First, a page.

Police crackdown against protests in Egypt, Oman
28 February 2011
Egyptian military police attacked and beat protesters Saturday in Tahrir Square, the focal point of the mass popular movement that forced the resignation of President Hosni Mubarak two weeks ago. The incident was part of a wave of repression by security forces throughout the Middle East, as monarchies and military regimes struck back in the wake of Friday’s huge anti-government demonstrations.
After the largest demonstration in Cairo since the ouster of Mubarak, with tens of thousands thronging Tahrir Square, several hundred protesters tried to spend the night outside the cabinet office there, defying the official midnight curfew.
They were sending the message that the January 25 revolution—named after the day the protests began—has not been completed, given that Mubarak’s cronies in the military and civilian leadership still hold all the levers of power. One of their principal demands was for the resignation of Prime Minister Ahmad Shafiq, one of the top holdovers from the Mubarak regime.
A squadron of masked military police moved in to evict the protesters using tasers, firing shots in the air, beating many of the youth and arresting dozens. Fighting continued over the next six hours, as the protesters were driven out of Tahrir Square, later regrouping and returning.
Dina Abouelsoud, 35, told the Washington Post, “All of a sudden the police came in wearing masks like socks. You couldn’t see anything except for eyes. They did not talk or anything. They just started grabbing people and throwing them backward…. They were taking cameras from people. I saw people on the floor.”
Activists accused the military of behaving the same as the state security police, the principal enforcer of the Mubarak dictatorship. It is the first time that the military has directly attacked protesters in central Cairo, although there have been widespread reports of military violence against oppositionists, including mass arrests, beatings and torture, outside the media spotlight on Tahrir Square.
The Supreme Council of Armed Forces issued a statement through the state news agency Mena, claiming that the attack on demonstrators was “an unintentional result of friction between military police and the sons of the revolution and that there has not been and will not be any orders given.” The military council claimed that it had taken steps to ensure there would be no repetition of the attack.
But the event is already undermining illusions in the military. One demonstrator, Saleh Gamal, told the Washington Post, “There is no trust in the military in my mind. After what happened last night, you can tell they are not loyal to the people.” Gamal was tasered and temporarily paralyzed.
Another demonstrator, Ashraf Omar told the press, “I am one of the thousands of people who stood their ground after the army started dispersing the protesters, shooting live bullets into the air to scare them. There is no more unity between the people and the army. I thought things would change. I wanted to give the government a chance, but there is no hope with this regime. There is no use. I am back on the street. I either live with dignity or I die here.”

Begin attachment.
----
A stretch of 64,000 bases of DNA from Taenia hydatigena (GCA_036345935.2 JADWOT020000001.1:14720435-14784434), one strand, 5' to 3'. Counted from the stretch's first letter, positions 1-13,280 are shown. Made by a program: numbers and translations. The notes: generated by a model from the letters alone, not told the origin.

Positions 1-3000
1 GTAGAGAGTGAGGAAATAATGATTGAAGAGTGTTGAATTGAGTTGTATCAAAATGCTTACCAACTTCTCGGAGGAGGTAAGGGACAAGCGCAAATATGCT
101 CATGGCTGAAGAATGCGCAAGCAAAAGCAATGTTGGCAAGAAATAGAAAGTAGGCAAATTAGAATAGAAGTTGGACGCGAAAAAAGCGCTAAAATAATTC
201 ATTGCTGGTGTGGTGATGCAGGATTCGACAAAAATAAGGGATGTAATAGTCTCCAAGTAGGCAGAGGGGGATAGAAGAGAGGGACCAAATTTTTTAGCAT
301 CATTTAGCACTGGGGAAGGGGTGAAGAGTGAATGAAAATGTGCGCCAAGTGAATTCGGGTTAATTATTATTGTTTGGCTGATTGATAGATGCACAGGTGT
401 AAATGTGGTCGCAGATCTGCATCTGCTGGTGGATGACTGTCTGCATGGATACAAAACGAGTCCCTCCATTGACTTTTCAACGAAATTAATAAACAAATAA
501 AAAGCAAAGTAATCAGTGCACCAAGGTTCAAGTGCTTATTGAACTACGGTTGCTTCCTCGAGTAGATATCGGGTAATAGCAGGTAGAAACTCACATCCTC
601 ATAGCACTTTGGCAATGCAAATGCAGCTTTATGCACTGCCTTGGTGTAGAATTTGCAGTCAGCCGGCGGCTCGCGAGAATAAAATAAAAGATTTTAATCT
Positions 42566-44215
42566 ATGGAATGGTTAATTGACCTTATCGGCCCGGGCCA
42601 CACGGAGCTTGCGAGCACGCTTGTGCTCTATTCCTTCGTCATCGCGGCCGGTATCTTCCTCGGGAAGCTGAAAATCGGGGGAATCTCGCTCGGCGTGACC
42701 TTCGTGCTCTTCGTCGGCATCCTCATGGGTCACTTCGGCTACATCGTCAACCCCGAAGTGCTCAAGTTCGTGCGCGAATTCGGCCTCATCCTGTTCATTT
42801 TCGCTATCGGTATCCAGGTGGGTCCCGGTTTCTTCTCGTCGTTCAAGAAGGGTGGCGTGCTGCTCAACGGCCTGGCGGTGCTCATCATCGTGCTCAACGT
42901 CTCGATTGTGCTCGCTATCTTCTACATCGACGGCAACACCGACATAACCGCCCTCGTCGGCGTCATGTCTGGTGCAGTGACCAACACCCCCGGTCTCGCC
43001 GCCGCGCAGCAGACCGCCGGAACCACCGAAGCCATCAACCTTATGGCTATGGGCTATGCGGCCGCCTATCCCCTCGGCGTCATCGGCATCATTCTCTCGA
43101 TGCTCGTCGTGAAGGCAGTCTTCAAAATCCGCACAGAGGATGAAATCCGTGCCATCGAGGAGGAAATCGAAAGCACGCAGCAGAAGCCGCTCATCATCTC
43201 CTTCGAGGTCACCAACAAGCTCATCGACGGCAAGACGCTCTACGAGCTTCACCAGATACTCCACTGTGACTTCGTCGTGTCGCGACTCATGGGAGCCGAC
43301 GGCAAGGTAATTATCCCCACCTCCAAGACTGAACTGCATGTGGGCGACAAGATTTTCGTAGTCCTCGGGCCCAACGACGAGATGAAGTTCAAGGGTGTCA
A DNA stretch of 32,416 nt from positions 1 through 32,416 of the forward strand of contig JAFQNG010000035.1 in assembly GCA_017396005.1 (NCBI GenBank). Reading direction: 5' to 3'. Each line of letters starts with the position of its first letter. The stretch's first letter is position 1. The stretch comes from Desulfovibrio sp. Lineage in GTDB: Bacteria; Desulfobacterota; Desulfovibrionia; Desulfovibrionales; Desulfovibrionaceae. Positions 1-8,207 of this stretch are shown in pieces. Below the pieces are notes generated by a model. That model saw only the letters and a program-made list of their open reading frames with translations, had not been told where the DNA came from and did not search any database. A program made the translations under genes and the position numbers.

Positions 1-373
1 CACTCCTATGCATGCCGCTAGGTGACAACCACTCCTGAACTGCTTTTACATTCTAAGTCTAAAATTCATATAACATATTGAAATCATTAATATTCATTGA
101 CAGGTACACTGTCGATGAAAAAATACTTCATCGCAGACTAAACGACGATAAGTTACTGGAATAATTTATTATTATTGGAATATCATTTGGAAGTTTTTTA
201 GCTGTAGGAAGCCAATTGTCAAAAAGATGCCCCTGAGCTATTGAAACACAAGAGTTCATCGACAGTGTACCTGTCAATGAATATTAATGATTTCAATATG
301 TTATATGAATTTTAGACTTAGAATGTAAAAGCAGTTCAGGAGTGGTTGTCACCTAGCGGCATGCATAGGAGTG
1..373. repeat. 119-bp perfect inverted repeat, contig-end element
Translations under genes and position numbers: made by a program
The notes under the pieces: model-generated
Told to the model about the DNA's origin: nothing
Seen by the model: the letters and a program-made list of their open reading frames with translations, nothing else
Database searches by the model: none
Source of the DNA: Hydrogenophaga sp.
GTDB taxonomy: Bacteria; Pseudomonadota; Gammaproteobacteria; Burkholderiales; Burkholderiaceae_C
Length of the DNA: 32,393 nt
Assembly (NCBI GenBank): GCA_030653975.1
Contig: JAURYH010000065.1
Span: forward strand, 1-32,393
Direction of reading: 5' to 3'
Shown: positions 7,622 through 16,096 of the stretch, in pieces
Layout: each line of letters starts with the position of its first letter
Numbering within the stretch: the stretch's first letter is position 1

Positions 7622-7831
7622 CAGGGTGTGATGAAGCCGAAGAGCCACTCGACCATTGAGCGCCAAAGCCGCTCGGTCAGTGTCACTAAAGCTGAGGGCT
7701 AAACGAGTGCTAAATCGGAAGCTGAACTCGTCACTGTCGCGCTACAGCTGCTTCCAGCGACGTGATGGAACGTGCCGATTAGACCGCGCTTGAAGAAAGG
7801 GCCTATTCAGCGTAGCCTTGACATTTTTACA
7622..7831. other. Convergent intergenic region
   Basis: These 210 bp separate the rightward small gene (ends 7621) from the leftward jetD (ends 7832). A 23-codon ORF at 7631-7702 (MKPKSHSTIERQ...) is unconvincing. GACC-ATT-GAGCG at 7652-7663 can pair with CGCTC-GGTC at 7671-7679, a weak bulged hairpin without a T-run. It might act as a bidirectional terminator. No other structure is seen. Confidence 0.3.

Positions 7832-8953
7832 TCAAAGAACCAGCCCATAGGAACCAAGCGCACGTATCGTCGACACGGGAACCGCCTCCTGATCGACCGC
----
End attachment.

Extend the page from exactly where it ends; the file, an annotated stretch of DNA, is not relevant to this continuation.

Other large demonstrations were continuing in Ismailia, Arish, Suez and Port Said, as well as strikes that have shut down or disrupted large sections of industry and transport.
Other protests took place in southern Egypt, where villagers blocked a highway in Assiut province using burning tires and set fire to three government buildings, in a protest against official corruption. Two thousand government workers have gone on strike in the same province over similar complaints.
Meanwhile, the ongoing upheaval in the Persian Gulf has spread to Oman, where two people were killed Sunday after police opened fire on demonstrators demanding democratic rights, a functioning parliament and jobs in the sheikdom’s largest industrial city, Sohar. The two days of protests in Sohar followed last week’s demonstration in the capital city, Muscat, the first such incident in the recent history of Oman.
The country has been ruled for the past 41 years as an absolute monarchy by Sultan Qaboos bin Said, with all political parties banned, and the elected Shura Council limited to proffering advice, without legislative power. The Oman News Agency condemned the protest as “riots” by a “vandal group,” claiming demonstrators had burned down a police station and the governor’s residence.
The sultan issued a decree Saturday replacing six ministers and last week raised the minimum wage by 40 percent, in an effort to forestall further unrest.
Mass protests continued Sunday in Bahrain, another Gulf sheikdom that is headquarters for the US Navy’s 5th Fleet. Thousands of demonstrators marched through the diplomatic residential area of Manama, the capital, chanting slogans against the monarchy and opposing any talks until he abdicates.
The march came a day after the king fired four cabinet members, two of them members of the royal family, but retained the king’s uncle, Sheik Khalifa bin Salman Al Khalifa, as prime minister—a post he has held for 41 years.